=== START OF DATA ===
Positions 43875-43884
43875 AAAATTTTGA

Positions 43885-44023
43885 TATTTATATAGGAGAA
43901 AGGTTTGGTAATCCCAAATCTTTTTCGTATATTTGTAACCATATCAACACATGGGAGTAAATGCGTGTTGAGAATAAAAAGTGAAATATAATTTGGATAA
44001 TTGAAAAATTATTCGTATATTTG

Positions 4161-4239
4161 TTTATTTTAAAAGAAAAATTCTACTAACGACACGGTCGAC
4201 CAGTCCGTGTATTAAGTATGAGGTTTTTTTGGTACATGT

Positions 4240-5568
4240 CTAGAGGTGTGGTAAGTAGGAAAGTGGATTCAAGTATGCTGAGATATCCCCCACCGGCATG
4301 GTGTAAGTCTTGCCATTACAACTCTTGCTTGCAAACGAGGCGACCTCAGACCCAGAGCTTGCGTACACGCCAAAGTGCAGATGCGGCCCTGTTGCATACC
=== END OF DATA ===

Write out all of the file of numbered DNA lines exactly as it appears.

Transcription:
Positions 43875-43884
43875 AAAATTTTGA

Positions 43885-44023
43885 TATTTATATAGGAGAA
43901 AGGTTTGGTAATCCCAAATCTTTTTCGTATATTTGTAACCATATCAACACATGGGAGTAAATGCGTGTTGAGAATAAAAAGTGAAATATAATTTGGATAA
44001 TTGAAAAATTATTCGTATATTTG

Positions 4161-4239
4161 TTTATTTTAAAAGAAAAATTCTACTAACGACACGGTCGAC
4201 CAGTCCGTGTATTAAGTATGAGGTTTTTTTGGTACATGT

Positions 4240-5568
4240 CTAGAGGTGTGGTAAGTAGGAAAGTGGATTCAAGTATGCTGAGATATCCCCCACCGGCATG
4301 GTGTAAGTCTTGCCATTACAACTCTTGCTTGCAAACGAGGCGACCTCAGACCCAGAGCTTGCGTACACGCCAAAGTGCAGATGCGGCCCTGTTGCATACC